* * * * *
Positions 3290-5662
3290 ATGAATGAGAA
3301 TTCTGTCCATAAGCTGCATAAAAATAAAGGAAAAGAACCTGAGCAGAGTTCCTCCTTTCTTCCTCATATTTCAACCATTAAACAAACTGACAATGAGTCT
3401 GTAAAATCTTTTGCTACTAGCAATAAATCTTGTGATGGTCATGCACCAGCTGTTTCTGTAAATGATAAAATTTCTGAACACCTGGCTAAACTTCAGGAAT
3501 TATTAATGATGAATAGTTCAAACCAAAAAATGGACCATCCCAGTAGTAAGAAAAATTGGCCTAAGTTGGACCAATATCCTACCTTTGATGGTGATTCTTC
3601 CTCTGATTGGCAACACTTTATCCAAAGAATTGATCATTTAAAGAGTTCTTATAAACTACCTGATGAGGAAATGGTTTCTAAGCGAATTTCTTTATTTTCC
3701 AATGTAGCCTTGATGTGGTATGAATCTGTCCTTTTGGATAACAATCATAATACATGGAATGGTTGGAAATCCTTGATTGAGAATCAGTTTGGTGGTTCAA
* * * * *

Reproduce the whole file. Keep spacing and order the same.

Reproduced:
Positions 3290-5662
3290 ATGAATGAGAA
3301 TTCTGTCCATAAGCTGCATAAAAATAAAGGAAAAGAACCTGAGCAGAGTTCCTCCTTTCTTCCTCATATTTCAACCATTAAACAAACTGACAATGAGTCT
3401 GTAAAATCTTTTGCTACTAGCAATAAATCTTGTGATGGTCATGCACCAGCTGTTTCTGTAAATGATAAAATTTCTGAACACCTGGCTAAACTTCAGGAAT
3501 TATTAATGATGAATAGTTCAAACCAAAAAATGGACCATCCCAGTAGTAAGAAAAATTGGCCTAAGTTGGACCAATATCCTACCTTTGATGGTGATTCTTC
3601 CTCTGATTGGCAACACTTTATCCAAAGAATTGATCATTTAAAGAGTTCTTATAAACTACCTGATGAGGAAATGGTTTCTAAGCGAATTTCTTTATTTTCC
3701 AATGTAGCCTTGATGTGGTATGAATCTGTCCTTTTGGATAACAATCATAATACATGGAATGGTTGGAAATCCTTGATTGAGAATCAGTTTGGTGGTTCAA